Closed for repairs
Please note that Ynyscynhaearn doesn’t appear on Google Maps.
This church is accessed via a narrow gate, just wide enough for a car, off the main road. It is hard to miss, so look out for two stone gate posts.
Please ensure that you close all gates behind yourself to protect the farmers’ livestock.
While the 1892 Gestiana records burials here from AD 730, the oldest part of the surviving building is the 12th-century nave, however, in architectural terms it is the extraordinary interior which makes it special.
St Cynhaearn’s feels like a complete late-Georgian estate church of 1832, although it did serve as the parish church for the broader area until Porthmadog provided itself with its own place of worship at the end of the 19th century.
The north transept, which dates from 1622 in fabric, is full of tiered pews delicately painted with the names of the estate owners who were entitled to sit in each. Immediately opposite the north transept is the full-blooded triple-decker pulpit, with a position for the priest delivering the sermon and a desk for those delivering the readings. To the west is a gallery, which is commanded by the Flight and Robson chamber organ, which was brought here from Tremadog church in 1854.
There are two excellent stained-glass windows both by Powell & Sons. The east window of 1899 depicts a nativity scene, whiles the two light window of 1906 in the north transept shows St Cynhaearn and St David.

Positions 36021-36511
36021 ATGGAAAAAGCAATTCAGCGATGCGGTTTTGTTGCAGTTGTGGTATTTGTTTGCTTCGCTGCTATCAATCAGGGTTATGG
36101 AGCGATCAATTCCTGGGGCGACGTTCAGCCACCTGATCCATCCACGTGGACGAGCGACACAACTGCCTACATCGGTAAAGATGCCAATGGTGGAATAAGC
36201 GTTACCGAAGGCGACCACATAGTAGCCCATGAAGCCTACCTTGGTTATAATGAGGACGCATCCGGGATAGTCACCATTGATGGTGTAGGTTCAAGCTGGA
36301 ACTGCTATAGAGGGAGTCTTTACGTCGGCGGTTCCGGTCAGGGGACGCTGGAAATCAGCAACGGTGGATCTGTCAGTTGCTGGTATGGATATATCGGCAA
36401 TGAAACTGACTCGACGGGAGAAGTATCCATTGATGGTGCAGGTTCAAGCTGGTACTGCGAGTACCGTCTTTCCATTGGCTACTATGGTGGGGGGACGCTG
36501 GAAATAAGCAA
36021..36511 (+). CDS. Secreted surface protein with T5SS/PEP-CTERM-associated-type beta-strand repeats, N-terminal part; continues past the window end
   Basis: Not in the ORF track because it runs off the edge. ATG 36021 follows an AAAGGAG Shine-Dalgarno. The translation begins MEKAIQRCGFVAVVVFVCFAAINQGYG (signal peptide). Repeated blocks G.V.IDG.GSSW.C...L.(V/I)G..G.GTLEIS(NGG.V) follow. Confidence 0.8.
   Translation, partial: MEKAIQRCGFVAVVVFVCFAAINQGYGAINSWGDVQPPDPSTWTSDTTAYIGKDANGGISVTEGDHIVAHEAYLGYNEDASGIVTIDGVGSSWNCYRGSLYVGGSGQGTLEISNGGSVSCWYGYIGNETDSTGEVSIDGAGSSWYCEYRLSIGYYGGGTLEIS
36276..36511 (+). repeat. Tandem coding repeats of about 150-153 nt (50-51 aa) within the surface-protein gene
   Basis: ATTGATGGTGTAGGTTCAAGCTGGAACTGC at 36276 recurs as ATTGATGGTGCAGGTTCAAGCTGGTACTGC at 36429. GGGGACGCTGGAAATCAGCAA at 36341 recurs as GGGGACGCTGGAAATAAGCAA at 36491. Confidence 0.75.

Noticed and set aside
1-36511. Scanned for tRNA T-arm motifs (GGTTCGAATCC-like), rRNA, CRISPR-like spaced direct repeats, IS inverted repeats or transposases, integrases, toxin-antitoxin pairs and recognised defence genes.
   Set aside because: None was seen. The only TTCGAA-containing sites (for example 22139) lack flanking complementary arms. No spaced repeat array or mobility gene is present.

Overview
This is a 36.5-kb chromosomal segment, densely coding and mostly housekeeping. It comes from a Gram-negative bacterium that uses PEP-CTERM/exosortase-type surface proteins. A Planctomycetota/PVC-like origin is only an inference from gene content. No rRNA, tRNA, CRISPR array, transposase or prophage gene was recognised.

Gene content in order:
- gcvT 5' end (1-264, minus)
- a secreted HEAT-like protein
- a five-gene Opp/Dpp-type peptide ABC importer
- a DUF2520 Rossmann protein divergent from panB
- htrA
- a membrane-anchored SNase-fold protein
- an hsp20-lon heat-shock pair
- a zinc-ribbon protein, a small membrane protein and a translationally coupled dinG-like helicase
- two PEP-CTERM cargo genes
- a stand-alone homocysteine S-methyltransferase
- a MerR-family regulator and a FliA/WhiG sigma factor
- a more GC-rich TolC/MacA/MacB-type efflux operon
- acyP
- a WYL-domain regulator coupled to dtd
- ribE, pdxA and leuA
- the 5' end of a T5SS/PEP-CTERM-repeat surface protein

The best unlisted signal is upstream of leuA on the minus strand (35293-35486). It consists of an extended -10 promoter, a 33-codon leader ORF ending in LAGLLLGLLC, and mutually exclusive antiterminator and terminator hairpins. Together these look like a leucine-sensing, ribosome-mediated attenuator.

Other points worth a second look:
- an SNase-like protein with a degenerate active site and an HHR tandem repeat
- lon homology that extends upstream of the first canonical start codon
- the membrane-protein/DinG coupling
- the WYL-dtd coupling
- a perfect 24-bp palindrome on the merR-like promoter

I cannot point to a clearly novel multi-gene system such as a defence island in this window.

Outside, the churchyard too is full of interest. Uniquely, it includes the grave of a black man known as ‘John Ystumllyn’ (or Jac Du/Jack Black) who was captured in Africa circa 1742 and brought to serve the Wynne family, whose Ystumllyn estate surrounded the church.
A carved harp in relief on a chest tomb marks the resting place of David Owen, harpist and composer, generally known as Dafydd y Garreg Wen (David of White Rock), the name of his farm at Ynyscynhaearn. The air of that name was composed on his deathbed in 1749 (he was just twenty-nine) and performed in the church at his funeral. It was sung again in 1923 by Mostyn Thomas, the first words in Welsh to be broadcast on the BBC, and it is performed at the annual Remembrance Service at the Cenotaph in Whitehall.